These are the 2019 albums that I have on restricted-play mode, in case I overdo it. These are best played when you’re on your own. No distractions and no playing them as mood music in the background – who wants some random person to suddenly start talking to you just as you get to the best bit.
W H Lung – Incidental Music
Sauntering past a tent at Bluedot festival in 2017, I caught the celestial sounds of WH Lung wafting through the air, and I’ve been obsessed by them ever since. And this debut album doesn’t disappoint. Dense, with a mysterious edge and a swirling intensity underpinning their songs, the Manchester band are addictive. WANT and Simpatico People are favourite tracks – as is, always, the epic Inspiration!
UNKLE – The Road Part II (Lost Highway)
The road continues. More a mixtape, as James Lavelle has stated, this second album in a trilogy takes you on an adventurous journey; The Road Part II is expansive with wide open landscapes, taking in a mix of genres, and strong visual appeal. Ar:Mour is a haunting track; likewise Feel More / With Less, elevated by Leila Moss’s haunting and dramatic vocal delivery. Lavelle’s live performance at the Royal Festival Hall was one of my top gigs of the year, too. UNKLE’s music featured at the Saatchi Gallery exhibition Beyond the Road: gourmet gigs review is here.
Bodega: Endless Scroll
I love the warm post-punk sound of Bodega, combined with their energy and wry, witty lyrics. Their songs survey the messed-up landscape of modern life: Endless Scroll about the frustration of dealing with the illusory intimacy of the computer. Second track Name Escape, with its repetitive ‘heaven knows I’m miserable now’ line with manic David Byrne-esque delivery tone can’t fail to amuse. Jack in Titanic has been getting a lot of airplay but I find it somewhat ploddy and there are far more interesting tracks on this shining first album.
Michael Kiwanuka: Kiwanuka
A surprising collection taking a slightly different direction for Kiwanuka. Much of the production of this album has a retro feel, harkening back to the 50s and 60s – second track Rolling with its sexy, fuzzy bass line. There’s also some gospel influence which Kiwanuka’s soulful voice is just made for, such as on I’ve Been Dazed with its moving chorus. Hard to Say Goodbye opens with a cinematic intro before it shifts into a melancholic ballad.
Lamb: The Secret of Letting Go
Opening with an incantation on Phosphorous to set the scene, Lamb’s most recent release The Secret of Letting Go is a rewarding experience. Bulletproof – probably the song most similar to their earliest work, seems to have stolen the headlines but my favourites are the doomy and tension-laden Armageddon Waits plus ethereal Illumina. There’s an instrumental on the album called Deep Delirium. Lamb were ahead of the curve in the 90s when their work was seen as experimental; the band are still creating original work and their live performance was one of the best gigs of this year.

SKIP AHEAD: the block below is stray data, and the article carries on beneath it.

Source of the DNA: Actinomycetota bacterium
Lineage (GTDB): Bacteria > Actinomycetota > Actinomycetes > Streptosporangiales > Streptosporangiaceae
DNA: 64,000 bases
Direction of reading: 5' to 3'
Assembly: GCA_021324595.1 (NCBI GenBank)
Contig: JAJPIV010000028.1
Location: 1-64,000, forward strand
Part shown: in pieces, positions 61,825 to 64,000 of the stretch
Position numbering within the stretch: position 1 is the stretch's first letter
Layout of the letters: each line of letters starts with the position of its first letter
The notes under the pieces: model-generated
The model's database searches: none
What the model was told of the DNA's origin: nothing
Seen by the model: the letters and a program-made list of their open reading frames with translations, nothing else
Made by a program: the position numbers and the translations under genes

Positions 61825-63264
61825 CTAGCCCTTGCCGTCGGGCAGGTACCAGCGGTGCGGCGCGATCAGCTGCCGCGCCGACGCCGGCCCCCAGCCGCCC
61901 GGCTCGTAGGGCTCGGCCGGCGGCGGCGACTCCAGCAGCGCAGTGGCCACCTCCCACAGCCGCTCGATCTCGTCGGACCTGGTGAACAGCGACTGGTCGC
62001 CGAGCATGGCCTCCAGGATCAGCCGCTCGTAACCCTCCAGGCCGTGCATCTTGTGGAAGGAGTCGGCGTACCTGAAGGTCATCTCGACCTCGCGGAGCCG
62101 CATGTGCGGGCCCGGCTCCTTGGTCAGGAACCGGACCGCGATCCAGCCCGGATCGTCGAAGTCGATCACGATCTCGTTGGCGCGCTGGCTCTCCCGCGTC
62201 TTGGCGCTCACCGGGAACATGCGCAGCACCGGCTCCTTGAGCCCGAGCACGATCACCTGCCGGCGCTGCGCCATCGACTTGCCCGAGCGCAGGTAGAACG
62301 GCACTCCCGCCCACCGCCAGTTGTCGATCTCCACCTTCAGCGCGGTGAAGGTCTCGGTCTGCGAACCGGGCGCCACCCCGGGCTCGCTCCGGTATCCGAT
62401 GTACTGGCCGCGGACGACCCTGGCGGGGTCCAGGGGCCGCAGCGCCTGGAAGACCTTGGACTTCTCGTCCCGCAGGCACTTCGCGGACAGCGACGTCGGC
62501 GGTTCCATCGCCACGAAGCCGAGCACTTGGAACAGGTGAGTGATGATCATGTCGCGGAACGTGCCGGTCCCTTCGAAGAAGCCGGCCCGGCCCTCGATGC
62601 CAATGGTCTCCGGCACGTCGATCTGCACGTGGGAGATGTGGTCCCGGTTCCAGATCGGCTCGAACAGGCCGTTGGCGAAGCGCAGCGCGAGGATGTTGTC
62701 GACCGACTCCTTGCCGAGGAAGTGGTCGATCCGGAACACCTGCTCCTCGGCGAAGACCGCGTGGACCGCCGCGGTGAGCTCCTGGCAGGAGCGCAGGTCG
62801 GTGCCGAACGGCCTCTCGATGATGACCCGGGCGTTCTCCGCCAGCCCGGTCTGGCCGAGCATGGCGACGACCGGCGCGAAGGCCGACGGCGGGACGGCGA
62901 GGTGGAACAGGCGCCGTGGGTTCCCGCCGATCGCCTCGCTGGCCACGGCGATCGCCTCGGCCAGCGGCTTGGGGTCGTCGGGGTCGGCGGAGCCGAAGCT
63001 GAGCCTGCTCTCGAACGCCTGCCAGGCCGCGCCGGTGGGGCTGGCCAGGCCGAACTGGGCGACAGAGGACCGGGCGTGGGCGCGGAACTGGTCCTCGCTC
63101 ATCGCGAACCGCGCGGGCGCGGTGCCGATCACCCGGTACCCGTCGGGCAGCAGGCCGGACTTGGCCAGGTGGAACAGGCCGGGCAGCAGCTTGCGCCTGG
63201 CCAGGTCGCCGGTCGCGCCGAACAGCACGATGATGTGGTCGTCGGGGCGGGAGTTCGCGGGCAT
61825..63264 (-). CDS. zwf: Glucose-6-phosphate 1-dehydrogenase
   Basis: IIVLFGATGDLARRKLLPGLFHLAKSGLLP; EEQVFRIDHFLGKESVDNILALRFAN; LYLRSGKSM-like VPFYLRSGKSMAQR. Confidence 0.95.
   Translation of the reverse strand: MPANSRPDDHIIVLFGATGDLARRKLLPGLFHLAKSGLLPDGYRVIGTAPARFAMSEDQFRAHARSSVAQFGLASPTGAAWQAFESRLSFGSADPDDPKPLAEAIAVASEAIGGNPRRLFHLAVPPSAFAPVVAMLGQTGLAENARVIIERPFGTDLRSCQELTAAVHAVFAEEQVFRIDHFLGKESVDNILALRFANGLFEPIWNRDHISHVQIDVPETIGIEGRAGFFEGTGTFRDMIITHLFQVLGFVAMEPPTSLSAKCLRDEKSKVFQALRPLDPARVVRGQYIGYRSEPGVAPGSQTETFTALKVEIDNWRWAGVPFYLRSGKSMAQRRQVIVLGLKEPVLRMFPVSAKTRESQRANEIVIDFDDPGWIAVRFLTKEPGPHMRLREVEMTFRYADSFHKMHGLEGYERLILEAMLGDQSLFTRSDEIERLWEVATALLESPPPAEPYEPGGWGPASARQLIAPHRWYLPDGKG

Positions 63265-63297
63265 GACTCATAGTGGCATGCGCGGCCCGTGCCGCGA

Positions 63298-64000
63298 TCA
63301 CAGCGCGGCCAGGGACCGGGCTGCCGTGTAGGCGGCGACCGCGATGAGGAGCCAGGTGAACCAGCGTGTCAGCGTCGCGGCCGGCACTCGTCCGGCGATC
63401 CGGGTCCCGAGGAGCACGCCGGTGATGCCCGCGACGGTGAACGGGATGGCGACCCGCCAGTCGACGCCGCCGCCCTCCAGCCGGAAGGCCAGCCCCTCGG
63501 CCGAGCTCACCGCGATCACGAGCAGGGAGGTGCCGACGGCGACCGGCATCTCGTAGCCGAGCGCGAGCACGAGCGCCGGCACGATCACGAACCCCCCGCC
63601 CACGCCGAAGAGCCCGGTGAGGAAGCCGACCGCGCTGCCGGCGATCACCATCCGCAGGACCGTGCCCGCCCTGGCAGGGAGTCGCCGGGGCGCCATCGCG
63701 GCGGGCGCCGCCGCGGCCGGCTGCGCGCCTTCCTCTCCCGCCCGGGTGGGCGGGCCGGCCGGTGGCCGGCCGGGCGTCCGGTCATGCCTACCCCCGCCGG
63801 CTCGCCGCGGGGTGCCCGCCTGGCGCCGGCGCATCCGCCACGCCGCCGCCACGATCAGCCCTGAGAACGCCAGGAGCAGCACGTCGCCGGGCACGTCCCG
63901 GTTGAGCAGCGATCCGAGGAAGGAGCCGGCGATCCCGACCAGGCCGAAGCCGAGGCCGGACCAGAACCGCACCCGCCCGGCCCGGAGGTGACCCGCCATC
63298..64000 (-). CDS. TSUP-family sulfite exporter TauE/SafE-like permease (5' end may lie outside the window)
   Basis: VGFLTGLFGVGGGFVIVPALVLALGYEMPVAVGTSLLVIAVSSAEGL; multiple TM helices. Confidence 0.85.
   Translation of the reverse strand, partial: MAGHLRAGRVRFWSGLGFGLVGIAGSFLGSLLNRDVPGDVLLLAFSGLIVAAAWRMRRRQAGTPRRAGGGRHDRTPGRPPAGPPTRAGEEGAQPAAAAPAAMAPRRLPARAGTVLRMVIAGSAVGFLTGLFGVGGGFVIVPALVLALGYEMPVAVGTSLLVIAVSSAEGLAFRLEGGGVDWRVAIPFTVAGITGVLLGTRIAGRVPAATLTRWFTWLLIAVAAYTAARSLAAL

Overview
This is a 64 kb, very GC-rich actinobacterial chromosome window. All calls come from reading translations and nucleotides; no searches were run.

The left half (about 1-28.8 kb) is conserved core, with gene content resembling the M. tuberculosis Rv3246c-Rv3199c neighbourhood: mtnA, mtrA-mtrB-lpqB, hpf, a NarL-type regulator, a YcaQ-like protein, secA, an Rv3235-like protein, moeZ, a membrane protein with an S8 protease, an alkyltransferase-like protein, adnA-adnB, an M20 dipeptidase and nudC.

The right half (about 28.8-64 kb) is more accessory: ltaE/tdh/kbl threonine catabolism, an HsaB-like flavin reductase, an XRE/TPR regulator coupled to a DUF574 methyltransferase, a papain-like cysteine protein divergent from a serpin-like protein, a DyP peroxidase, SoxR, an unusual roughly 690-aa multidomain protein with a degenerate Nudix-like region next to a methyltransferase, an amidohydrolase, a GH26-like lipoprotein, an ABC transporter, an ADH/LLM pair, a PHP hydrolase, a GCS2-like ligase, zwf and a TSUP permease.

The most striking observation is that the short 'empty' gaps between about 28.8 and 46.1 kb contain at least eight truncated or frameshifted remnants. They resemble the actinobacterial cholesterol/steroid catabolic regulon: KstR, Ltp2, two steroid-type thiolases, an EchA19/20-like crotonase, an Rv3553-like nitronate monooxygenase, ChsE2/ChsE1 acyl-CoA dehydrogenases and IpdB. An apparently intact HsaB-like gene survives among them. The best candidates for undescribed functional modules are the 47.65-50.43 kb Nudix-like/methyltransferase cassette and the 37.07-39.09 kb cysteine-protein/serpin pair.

Phildel: Wave Your Flags
It was interesting to see what Phildel (above) next move would be, after her last album The Disappearance of the Girl in 2013. That work was intrinsically about growing up in a home where her strict stepfather forbade her to listen to or play music. Her new album Wave Your Flags is a confident, haunting and beautiful collection of songs, with Phildel’s distinctive soothing vocals sounding better than ever. The Deep is a hypnotic track with rich vocal layers and Oh Love, written about her supportive partner flows beautifully, with its ecstatic chorus and moving lyrics.
Best new single
The Court And Jury by Elephant Stone. Dystopian psychedelia rules in this doomy, dramatic new release.
The Lucid Dream: a long-awaited new release is on its way.
The Orielles: second album Disco Volador drops in February; check out their first single from the album, Come Down on Jupiter.
Pictish Trail has an album coming out next year too called Thumbworld: some of the material was aired at Outer Limits Xmas Party at Hackney Wick’s Studio 9294 and very good it was too.